Tesuque Pueblo’s Film Ranch: A ‘Back-to-the-Future Facility’

The Tribally owned movie studio is set to open its gates in the soft, reddish-brown foothills of New Mexico’s majestic Sangre de Cristo Mountains. Known as Camel Rock Studios, it will target movie television and mobile entertainment productions worldwide. 

The Tesuque Pueblo’s Camel Rock Studios backlot movie ranch will initially include standing sets, panoramic vistas and planned shooting stages.

“It’s a bit of a back-to-the-future facility,” said Timothy J. Brown, president and CEO, Pueblo of Tesuque Development Corporation. “Camel Rock was conceived to follow the tradition of the historic Hollywood studios — like Warner Bros. and Paramount — with their off-site film ranches.” 

Though the legendary Warner Ranch, nestled in the San Fernando Valley after WWII, is now the site of a giant mall and a Costco, and the Paramount Movie Ranch in the Santa Monica Mountains is now federal parkland, the need for such facilities has never been stronger, the Pueblo states. 

Camel Rock Studios is not your typical purpose-built urban sound stage. To meet the growing demand, the remarkable new production facility is a confluence of cultures, capturing the magic of film and television production, the mystique of Santa Fe, and centuries-old Native American culture — delivering an environmentally conscious and restorative environment for production.

Tesuque Pueblo’s unique approach to film and television production has major Hollywood studios taking notice, a Tribal release states, offering community support that provides Tribal knowledge of northern New Mexico. 

“It’s certainly an important milestone for our Pueblo to launch the first studio of its kind. The Pueblo has a storied history of movies shot on location at Camel Rock and represents a wonderful opportunity for the Hollywood community to share in the benefits of one of the most amazing places on Earth, featuring a studio nestled in terrain of mythical seminal beauty in the heart of Pueblo country,” said Pueblo of Tesuque Governor Robert Mora, Sr.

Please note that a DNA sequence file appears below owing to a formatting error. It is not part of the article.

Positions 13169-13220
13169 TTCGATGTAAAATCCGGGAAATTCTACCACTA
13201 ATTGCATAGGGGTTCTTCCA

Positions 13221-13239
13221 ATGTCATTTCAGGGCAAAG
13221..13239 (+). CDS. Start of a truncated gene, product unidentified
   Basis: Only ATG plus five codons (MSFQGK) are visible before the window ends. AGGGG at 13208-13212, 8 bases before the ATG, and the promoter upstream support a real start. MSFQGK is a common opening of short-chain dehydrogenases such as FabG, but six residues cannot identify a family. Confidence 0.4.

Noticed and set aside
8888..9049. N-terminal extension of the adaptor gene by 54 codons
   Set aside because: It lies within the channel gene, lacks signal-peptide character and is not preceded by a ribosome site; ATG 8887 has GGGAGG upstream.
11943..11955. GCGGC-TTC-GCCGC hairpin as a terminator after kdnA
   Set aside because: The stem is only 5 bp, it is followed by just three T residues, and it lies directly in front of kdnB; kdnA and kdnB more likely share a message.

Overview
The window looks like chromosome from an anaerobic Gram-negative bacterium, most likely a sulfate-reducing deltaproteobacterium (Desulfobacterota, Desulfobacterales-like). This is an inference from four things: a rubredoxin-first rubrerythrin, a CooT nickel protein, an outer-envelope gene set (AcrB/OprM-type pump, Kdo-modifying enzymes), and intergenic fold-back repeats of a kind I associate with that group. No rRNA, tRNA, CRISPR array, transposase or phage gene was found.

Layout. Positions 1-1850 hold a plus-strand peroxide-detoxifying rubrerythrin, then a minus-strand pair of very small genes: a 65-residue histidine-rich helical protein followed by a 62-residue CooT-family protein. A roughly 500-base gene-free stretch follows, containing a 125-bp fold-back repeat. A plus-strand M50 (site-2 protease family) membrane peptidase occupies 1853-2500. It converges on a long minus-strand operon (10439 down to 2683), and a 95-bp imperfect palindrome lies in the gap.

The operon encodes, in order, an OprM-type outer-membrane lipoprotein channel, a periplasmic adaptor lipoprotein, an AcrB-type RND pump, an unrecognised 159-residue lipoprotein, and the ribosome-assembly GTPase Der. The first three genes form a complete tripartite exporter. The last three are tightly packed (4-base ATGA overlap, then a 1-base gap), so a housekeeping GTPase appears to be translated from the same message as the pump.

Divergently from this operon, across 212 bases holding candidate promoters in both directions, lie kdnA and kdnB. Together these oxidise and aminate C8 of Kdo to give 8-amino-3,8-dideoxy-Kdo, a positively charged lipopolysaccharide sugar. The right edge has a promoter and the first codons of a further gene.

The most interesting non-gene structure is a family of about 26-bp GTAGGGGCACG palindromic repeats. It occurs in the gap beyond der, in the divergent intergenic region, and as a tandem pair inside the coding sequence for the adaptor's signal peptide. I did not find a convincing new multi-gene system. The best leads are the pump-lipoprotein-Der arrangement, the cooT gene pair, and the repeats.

With the support of New Mexico and the Santa Fe Film Office, Tesuque Pueblo has reimagined a former casino into a vibrant production space. The 75,000-square-foot multi-use production facility and film studio features standing sets, along with 100 acres of breathtaking open space on the pueblo. The appeal of the studio is its diverse landscape that mimics locales around the world. Additionally, the pueblo serves as a gateway to northern New Mexico, with access to iconic locations including Ghost Ranch, Taos and El Santuario de Chimayo.

New Mexico has emerged as a rich and expansive resource for worldwide film and television production, and the studio’s diverse locations and production assets are expected to play an invaluable role in meeting the rising demand from Hollywood producers.

The movie ranch soft-opened in 2019 with a major feature film from Universal Pictures starring Tom Hanks: “News of the World,” based on the best-selling novel by Paulette Jiles and directed by Paul Greengrass (The “Bourne” films). The film will arrive in theaters this Christmas. Producer Gregory Goodman said, “We recently wrapped our first major production at Camel Rock Studios and couldn’t have been more pleased with our experience. The studio anticipated and met all of our needs, and their attention to detail made for a seamless production. We certainly intend to bring more films to Camel Rock in the future.”

Native American Chris Eyre, an internationally recognized film and television director and producer whose work has been awarded with a Peabody, Emmy and Sundance Audience Award, is a Camel Rock Studios advisor. “In the past, Native Americans have been misrepresented and marginalized both in front of and behind the camera,” said Eyre. “In 2020 the Tesuque tribe of New Mexico is changing this narrative, and I am honored to be part of this groundbreaking new endeavor.”

Cherokee American actor, film producer and Oscar honoree Wes Studi, critically acclaimed for his work in Academy Award-winning films “Dances with Wolves” and “The Last of the Mohicans,” shared his support for Camel Rock. 

“Tesuque Tribe’s production facility has already proven itself with the film ‘News of the World.’ They are a great new addition to the film and television world of New Mexico,” he said.

The early success of Camel Rock has positioned the studio for future development; and in the coming years the facility is expected to include a studio backlot, new sound stages, a production facility and wide-ranging production services.

 “We have an aggressive five-year plan to expand our business and our footprint,” said Brown. “As we grow our studio, we are striving to make this a comprehensive production facility that will support global productions across multiple platforms, including film and television, digital streaming, music, and gaming.”

For additional information, visit camelrockstudios.com.

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